Arie Luyendyk was the race winner.
1993: Pace car honors went to the redesigned Camaro coupe in 1993. An artful multicolored streamer effect accented the black-and-white paint treatment.
Chevy built 645 replicas, 125 of which served as Indy support vehicles. In honor of BorgWarner's long association with both the speedway and Chevrolet, a single replica was equipped with a manual transmission and lent for the month to the BorgWarner plant in Muncie Ind. All other pace cars were automatics.
Perkins was back for a second stint as the pace car driver.
At the wheel of one of Roger Penske's Ilmor/Chevy-powered cars, Emerson Fitti-paldi won the race.
1995: The streaming ribbon theme which had graced the '93 Camaro reappeared in '95 on purple-and-white Corvette convertible pace cars.
Perkins was behind the wheel for the third time.
When Scott Goodyear was black-flagged on lap 195 for passing the pace car on a restart, Jacques Villeneuve took the lead and the win.
1998: Golfing great Greg Norman was supposed to drive the '98 Corvette pace car, a radar-blue convertible with yellow wheels and flanks awash in bright yellow stripes. When his shoulder surgery dictated a replacement, 1963 Indy winner Parnelli Jones filled in.
Eddie Cheever Jr. took the checkered flag after outrunning Buddy Lazier on a lap 195 restart.
1999: The redesigned 2000 Monte Carlo snagged pace car honors in 1999. A Chevrolet relationship with Warner Bros. produced a signature Tasmanian Devil graphic that soon migrated to production cars.
Comedian Jay Leno drove.
Robby Gordon ran out of fuel on the 199th lap, handing the lead and the win to Kenny Brack.
2002: The Corvette's up-coming 50th anniversary saw it invading Indy in 2002 with a dizzying array of rolling stock, including three deep-red '03 coupes prepped for track duty. Actor Jim Caviezel drove the pace car. Helio Castroneves won it for Roger Penske.
2003: The funky SSR, a slick two-seat hard-top convertible with trucklike styling cues was brand-new to Chevrolet when it paced the 2003 race. GM racing czar Herb Fishel was the driver.
Twenty-five SSRs were sent to Indianapolis, including five prepped for track duty. They were painted a deep violet with subtle silver flames flowing back from the nose.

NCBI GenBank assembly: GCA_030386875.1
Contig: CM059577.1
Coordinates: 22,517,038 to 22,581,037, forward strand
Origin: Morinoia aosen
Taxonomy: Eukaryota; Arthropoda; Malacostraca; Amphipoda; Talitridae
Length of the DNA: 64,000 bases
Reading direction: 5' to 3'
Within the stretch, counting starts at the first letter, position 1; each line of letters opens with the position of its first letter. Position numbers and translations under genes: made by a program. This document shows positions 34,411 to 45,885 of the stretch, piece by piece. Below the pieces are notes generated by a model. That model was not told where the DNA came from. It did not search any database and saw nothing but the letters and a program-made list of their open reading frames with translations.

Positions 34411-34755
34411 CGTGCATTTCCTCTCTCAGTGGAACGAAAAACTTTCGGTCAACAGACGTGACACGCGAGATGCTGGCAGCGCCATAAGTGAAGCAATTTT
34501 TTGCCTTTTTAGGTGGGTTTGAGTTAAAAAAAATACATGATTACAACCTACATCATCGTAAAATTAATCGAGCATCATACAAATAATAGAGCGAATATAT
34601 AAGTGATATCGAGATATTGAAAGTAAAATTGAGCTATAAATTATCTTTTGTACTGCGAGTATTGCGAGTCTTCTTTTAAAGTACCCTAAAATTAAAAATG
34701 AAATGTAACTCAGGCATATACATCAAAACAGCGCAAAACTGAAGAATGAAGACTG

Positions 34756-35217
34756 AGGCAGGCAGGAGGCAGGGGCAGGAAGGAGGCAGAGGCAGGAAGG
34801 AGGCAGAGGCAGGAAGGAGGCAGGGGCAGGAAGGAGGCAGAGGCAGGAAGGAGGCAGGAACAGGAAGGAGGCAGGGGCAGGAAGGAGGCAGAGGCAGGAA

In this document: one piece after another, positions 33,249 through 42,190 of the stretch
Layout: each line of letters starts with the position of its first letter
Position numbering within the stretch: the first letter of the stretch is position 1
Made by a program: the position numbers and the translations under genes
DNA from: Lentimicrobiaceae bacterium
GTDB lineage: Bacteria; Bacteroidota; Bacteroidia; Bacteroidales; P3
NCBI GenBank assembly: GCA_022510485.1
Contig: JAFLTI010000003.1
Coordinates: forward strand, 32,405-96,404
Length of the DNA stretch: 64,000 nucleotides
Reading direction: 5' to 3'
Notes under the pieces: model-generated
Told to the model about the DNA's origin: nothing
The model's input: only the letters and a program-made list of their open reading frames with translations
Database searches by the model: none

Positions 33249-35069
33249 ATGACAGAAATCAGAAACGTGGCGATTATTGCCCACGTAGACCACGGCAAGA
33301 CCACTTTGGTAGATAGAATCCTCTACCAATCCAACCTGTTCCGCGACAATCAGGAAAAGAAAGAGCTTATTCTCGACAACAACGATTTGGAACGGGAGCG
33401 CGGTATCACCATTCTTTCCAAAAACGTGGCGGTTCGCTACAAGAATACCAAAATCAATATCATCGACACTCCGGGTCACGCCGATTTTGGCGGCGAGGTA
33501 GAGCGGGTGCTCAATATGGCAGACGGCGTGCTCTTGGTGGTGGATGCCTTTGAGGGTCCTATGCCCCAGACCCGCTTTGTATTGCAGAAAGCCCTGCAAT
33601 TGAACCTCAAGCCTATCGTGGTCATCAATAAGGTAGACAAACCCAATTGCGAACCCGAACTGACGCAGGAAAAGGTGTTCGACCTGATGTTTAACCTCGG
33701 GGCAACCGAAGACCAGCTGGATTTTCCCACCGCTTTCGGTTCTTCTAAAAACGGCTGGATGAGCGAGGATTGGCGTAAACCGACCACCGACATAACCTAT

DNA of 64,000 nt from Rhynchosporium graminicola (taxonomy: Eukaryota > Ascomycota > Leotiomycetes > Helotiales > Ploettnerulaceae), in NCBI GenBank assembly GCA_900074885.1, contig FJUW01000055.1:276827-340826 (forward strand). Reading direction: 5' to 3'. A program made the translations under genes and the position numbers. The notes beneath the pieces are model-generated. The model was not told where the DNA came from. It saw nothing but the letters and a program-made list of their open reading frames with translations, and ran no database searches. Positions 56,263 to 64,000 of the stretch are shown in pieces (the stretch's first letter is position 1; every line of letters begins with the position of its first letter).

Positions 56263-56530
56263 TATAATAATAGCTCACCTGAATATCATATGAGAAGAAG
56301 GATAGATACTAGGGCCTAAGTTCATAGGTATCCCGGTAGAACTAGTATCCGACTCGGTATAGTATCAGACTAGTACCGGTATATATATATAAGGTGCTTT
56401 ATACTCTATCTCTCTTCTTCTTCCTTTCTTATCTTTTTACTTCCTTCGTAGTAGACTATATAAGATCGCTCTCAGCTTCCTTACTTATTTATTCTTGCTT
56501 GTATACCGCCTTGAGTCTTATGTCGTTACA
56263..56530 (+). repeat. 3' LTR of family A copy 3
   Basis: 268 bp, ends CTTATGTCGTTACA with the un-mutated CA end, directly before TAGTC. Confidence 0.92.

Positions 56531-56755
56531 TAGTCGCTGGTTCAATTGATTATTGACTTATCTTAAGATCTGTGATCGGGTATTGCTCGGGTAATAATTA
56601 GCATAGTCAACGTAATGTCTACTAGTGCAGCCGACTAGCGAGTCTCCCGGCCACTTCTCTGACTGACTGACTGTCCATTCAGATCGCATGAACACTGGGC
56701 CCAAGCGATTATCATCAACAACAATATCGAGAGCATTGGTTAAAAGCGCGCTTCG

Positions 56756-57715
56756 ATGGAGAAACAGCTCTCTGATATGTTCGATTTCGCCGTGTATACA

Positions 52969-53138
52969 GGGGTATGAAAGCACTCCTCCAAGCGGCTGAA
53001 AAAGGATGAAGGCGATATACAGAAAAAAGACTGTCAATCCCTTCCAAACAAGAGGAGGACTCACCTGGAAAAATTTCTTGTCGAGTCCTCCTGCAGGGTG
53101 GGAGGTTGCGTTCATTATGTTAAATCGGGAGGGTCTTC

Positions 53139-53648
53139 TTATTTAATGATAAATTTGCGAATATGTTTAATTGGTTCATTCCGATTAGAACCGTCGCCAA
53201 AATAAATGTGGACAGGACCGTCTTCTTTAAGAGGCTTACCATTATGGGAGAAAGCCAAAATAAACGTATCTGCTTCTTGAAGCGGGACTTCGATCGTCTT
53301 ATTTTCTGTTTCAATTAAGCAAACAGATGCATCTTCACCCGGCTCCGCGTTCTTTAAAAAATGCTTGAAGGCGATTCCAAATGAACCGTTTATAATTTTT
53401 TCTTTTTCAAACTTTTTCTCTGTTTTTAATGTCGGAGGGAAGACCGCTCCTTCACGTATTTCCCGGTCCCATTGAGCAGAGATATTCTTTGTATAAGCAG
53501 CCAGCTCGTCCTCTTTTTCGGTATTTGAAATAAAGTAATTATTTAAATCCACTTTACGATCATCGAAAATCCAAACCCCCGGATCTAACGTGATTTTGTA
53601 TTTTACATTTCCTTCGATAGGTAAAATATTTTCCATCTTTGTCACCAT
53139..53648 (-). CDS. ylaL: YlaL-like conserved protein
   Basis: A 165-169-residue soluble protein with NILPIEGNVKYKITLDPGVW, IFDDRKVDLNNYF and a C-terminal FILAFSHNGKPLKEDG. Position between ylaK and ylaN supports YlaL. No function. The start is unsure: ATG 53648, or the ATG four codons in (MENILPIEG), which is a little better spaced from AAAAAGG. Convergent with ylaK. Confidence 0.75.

Gil de Ferran picked up the race win.
2004: Three white-over-blue Corvette convertibles did the honors in 2004, but neither replicas nor graphic packages were offered for sale. Actor Morgan Freeman drove.
Sixty-six other Vettes with red, white and blue streamers extending back from gill panels, were support and dealer drive-away units.
The race winner was Buddy Rice.
2005: Gen. Colin Powell, the former U.S. secretary of state, paced the 2005 race in a "Victory Red" Corvette convertible pace car that featured a bulging silver metallic strip down the center and titanium and black accents. Since stock Corvettes were plenty fast already, alterations were limited to track safety and communications equipment.
Dan Wheldon won the race.
2006: Official track cars were white-over-blue Corvette convertibles, one of which bike racing champion Lance Armstrong drove on the pace laps. No replicas were available. Fleets of red SSRs and blue Vette convertibles with big white bow-tie insignias dominating their hoods were the support vehicles.
Sam Hornish Jr. came out of nowhere to take the win.
2007: A Corvette convertible was back again to pace the '07 race, but the red, white and blue exterior graphic theme of recent years was abandoned in favor of atomic orange and ebony. Iridescent gold streamers graced both sides.
In addition to three official track cars, more than 50 replicas did support duty. Five hundred replicas would be built.
Dario Franchitti won the race and the keys to a replica.
2008: Who's to say the Indy 500 can't deal with more than one pace car? In 2008, there were two. Both were Corvettes, one fitted to run on E-85 ethanol, the other marking the 30th anniversary of Indy's first Cor-vette pace car.
Two-time Indy 500 winner Emer-son Fittipaldi paced the start in the ethanol car, a metallic green convertible. The gasoline-powered black-and-silver convertible reminiscent of the '78 was used during caution periods.
The race winner was Scott Dixon.
2009: After a seven-year hiatus, a Camaro was due back in the Chevy lineup as a 2010 model. So Chevy sent a preproduction, 426-hp silver coupe with a wide red band across the top and die-cut red splatterings around the front wheels to Indy. Actor Josh Duhamel drove.
Helio Castroneves won the race.
2010: It was deja vu at Indiana-polis, as a 2010 Camaro paced the 500 for the second straight year. Three inferno-orange coupes, un-adorned except for a 500 logo on each door and wide, white stripes across the top, did track duty. ABC commentator Robin Roberts drove the pace lap. Eventually, 294 replicas were produced for sale.
Dario Franchitti notched his second Indy win.
2011: Five hundred white Cam-aro convertibles with orange stripes reminiscent of the '69 pace car were built.
Dan Wheldon picked up his second Indy win. He had been well behind J.R. Hildebrand coming out of the fourth turn on the last lap when Hildebrand touched the outside wall and lost the lead.
Donald Trump was first announced as the pace car driver, but he withdrew a few days before the race. A.J. Foyt filled in.